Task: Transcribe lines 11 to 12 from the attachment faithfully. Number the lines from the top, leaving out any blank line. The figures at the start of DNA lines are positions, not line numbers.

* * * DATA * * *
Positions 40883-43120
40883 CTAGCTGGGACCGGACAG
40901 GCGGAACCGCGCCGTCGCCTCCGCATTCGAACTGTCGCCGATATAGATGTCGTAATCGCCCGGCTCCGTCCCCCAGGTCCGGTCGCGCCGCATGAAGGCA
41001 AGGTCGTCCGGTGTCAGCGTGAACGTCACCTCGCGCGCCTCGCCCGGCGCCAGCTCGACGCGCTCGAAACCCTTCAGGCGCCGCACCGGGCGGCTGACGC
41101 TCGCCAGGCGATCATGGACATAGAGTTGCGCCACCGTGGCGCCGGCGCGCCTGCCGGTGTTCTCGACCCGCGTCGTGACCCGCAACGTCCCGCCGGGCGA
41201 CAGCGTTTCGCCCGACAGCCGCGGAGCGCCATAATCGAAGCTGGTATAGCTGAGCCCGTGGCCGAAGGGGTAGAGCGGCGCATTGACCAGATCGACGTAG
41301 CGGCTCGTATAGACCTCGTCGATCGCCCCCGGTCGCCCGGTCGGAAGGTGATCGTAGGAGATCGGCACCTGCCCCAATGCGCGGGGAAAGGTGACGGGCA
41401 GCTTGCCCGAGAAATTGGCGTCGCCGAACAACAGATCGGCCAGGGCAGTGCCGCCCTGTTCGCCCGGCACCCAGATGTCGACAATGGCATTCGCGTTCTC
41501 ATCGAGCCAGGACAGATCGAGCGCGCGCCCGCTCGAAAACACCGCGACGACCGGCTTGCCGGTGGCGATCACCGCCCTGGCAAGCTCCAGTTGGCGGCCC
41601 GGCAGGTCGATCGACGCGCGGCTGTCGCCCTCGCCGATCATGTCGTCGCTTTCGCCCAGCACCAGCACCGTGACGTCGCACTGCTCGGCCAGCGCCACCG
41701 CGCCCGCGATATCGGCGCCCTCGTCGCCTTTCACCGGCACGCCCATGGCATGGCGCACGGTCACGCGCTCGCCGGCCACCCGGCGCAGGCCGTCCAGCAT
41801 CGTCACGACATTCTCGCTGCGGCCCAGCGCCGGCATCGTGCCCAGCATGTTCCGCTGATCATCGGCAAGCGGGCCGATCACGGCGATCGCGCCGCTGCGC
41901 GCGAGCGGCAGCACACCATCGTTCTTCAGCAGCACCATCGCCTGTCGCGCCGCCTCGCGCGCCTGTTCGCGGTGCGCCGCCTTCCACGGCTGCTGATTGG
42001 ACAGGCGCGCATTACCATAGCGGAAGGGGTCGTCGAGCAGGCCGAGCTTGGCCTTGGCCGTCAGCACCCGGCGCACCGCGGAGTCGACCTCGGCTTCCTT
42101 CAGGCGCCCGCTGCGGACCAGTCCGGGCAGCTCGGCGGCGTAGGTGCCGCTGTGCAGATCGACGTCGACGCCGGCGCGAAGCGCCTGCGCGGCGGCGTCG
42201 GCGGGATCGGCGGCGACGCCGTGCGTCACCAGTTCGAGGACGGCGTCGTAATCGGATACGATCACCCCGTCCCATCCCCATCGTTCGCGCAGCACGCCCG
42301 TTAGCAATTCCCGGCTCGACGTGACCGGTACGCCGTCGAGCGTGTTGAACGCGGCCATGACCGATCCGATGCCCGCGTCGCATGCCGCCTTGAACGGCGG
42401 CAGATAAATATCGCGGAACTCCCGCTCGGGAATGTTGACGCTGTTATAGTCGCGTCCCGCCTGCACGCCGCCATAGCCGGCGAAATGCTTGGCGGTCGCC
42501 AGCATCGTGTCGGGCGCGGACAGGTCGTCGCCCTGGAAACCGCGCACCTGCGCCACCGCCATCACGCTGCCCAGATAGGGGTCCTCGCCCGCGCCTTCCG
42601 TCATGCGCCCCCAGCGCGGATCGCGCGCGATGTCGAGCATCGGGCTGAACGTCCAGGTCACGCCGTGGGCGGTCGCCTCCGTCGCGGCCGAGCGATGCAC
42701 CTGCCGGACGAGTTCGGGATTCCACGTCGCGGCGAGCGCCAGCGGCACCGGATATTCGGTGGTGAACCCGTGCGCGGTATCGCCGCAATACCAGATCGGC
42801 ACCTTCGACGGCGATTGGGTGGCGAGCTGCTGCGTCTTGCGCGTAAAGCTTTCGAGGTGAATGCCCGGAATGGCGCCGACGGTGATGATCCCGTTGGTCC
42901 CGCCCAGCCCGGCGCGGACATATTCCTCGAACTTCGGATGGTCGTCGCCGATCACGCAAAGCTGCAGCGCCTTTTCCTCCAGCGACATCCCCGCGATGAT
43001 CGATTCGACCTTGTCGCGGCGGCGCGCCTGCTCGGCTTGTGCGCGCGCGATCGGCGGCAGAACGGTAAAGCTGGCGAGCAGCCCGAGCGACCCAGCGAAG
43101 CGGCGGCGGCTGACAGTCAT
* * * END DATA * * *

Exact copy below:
41701 CGCCCGCGATATCGGCGCCCTCGTCGCCTTTCACCGGCACGCCCATGGCATGGCGCACGGTCACGCGCTCGCCGGCCACCCGGCGCAGGCCGTCCAGCAT
41801 CGTCACGACATTCTCGCTGCGGCCCAGCGCCGGCATCGTGCCCAGCATGTTCCGCTGATCATCGGCAAGCGGGCCGATCACGGCGATCGCGCCGCTGCGC